John Ledwidge Talks Groundsmanship: John Ledwidge always wanted to work on a football pitch. But rather than dreaming about becoming a star striker, he a wrote a letter to his local club, Coventry City, to ask about gaining work experience as a groundsman when he was just 13.
The 28-year-old is now head of sports turf and grounds at Leicester City Football Club (LCFC) and says there is a lot more to being a groundsman than he first thought. “It’s often stereotyped as men in flat caps and ride-on mowers, which is completely off the mark,” he says.
“In reality, we’re scientists, horticulturalists and project managers all rolled into one. You nurture the pitch like it’s your baby. It becomes an obsession to have everything from the markers to the pH balance of the soil pitch perfect.”
Mr Ledwidge left school at 16, against the advice of a careers advisor, and started working full time at Coventry City, having volunteered at the grounds for the previous three years. He later moved to LCFC and decided he wanted to be a groundsman at a Premier League club by the time he was 30. That happened for him when LCFC were promoted from the Championship when he was 24.
‘It becomes an obsession’
“The standout moment of my career, and that of the entire club, was winning the Premier League in 2016. We stood together at the sidelines and watched the team lift the trophy from what we felt was the best seat in the house. Of course, this meant that Leicester City were in the Champions League the following year too.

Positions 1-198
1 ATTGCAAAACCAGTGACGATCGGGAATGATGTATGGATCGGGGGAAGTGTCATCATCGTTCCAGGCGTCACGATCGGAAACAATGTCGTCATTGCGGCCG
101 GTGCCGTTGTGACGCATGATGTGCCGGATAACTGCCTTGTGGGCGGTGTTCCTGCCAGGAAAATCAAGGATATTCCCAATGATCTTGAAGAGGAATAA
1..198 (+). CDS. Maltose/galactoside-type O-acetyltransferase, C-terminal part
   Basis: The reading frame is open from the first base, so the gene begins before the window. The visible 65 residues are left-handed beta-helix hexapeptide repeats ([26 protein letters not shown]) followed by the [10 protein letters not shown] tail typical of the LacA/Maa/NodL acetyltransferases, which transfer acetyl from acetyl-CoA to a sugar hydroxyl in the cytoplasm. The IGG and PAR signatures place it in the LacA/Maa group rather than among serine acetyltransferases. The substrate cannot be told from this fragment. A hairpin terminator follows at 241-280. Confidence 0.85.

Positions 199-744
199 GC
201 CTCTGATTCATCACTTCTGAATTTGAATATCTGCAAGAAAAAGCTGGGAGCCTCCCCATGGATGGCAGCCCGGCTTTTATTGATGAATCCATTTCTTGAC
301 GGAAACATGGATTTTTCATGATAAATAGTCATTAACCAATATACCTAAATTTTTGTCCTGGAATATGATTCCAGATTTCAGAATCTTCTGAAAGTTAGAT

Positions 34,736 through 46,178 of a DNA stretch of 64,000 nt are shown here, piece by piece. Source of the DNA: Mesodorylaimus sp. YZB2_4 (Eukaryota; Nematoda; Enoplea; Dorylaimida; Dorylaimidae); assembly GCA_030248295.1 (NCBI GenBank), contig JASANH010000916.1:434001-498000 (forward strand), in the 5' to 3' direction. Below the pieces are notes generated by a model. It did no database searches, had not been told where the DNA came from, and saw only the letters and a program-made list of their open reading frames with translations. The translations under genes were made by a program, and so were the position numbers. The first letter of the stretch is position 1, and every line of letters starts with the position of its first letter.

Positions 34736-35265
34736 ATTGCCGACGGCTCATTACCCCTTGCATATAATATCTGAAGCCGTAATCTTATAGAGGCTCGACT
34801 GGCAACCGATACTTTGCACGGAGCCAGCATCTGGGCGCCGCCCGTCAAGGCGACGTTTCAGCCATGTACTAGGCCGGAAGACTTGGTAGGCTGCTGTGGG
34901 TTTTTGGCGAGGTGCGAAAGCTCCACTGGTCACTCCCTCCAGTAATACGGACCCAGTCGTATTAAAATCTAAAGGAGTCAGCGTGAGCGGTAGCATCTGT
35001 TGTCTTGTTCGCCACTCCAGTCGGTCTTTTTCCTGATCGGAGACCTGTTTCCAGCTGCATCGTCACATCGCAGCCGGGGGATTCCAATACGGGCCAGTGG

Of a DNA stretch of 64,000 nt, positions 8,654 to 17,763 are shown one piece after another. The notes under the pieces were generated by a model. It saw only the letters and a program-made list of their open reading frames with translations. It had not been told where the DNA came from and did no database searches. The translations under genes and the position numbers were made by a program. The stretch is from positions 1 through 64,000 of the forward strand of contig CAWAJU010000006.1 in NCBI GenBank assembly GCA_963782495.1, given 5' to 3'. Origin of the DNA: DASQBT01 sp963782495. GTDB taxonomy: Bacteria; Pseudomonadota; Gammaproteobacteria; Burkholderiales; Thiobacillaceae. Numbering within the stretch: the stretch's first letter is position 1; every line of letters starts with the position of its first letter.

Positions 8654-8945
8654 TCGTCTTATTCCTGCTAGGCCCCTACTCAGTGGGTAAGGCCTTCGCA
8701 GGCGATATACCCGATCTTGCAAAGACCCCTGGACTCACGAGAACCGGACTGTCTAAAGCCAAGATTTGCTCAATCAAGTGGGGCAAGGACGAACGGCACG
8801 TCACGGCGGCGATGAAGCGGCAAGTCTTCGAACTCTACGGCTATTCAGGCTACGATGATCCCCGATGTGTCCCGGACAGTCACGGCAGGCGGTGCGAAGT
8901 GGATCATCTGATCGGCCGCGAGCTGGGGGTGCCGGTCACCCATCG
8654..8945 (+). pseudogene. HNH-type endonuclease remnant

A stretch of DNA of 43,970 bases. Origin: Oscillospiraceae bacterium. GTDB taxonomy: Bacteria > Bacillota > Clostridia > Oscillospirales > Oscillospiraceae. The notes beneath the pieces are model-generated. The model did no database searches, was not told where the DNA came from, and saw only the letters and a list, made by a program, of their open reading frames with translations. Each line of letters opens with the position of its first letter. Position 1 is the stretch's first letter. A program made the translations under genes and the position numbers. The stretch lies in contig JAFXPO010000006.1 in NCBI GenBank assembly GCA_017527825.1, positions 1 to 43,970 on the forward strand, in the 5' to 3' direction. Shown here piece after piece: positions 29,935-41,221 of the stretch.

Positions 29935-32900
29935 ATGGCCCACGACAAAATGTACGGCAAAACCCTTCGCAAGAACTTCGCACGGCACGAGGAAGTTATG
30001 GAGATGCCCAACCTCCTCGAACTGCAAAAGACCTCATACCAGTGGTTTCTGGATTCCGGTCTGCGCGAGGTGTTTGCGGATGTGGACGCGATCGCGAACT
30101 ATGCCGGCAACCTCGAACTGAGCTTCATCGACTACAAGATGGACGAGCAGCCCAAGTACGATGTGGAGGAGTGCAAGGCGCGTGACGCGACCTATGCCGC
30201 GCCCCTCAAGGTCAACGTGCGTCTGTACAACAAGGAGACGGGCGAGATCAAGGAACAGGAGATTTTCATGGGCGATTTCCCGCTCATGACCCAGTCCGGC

“We had to act as the players in pre-match rehearsals and lined up in the tunnel and walked out to the iconic music. It was a dream for anyone who loves the game.”
Before a 3pm kick-off, Mr Ledwidge arrives at the grounds at 6.30am for pitch preparation. He works with a team of 14 others, and hopes to take on more people next season through the club’s apprenticeship scheme.
The first task of that day is to brush the pitch to remove the dew that settled on it overnight. Grounds staff monitor moisture levels every day. Afterwards, the grass is cut to 22mm with a pedestrian mower for a high-quality, even surface.
“Accuracy is more important than ever with this year’s introduction of video assistant referees (VAR) and marking perfect white lines is integral for the calibration,” he says. “This is a big part of goal line technology too. High standards are key with almost 10 million people watching worldwide.”
Every groundsperson stays fit by walking about 35,000 steps a day ahead of a match and 25,000 on a regular day.
“Once the referee test is complete, we’ll give the pitch a final water to give the ball the speed and slickness required for a Premier League game. Finally, before kick-off, I relay test results and conditions to coaching team and sports scientists, so the players know what to expect.”
He is not just based in Leicester. A surprising amount of time is spent travelling the world, he says. “Grounds staff and volunteers have a great network with international clubs, so we’ll visit one another to share knowledge and help boost the quality of professional and grassroots grounds. This month, we’re going to Thailand to help educate local communities in turf care and management at a grassroots level.”
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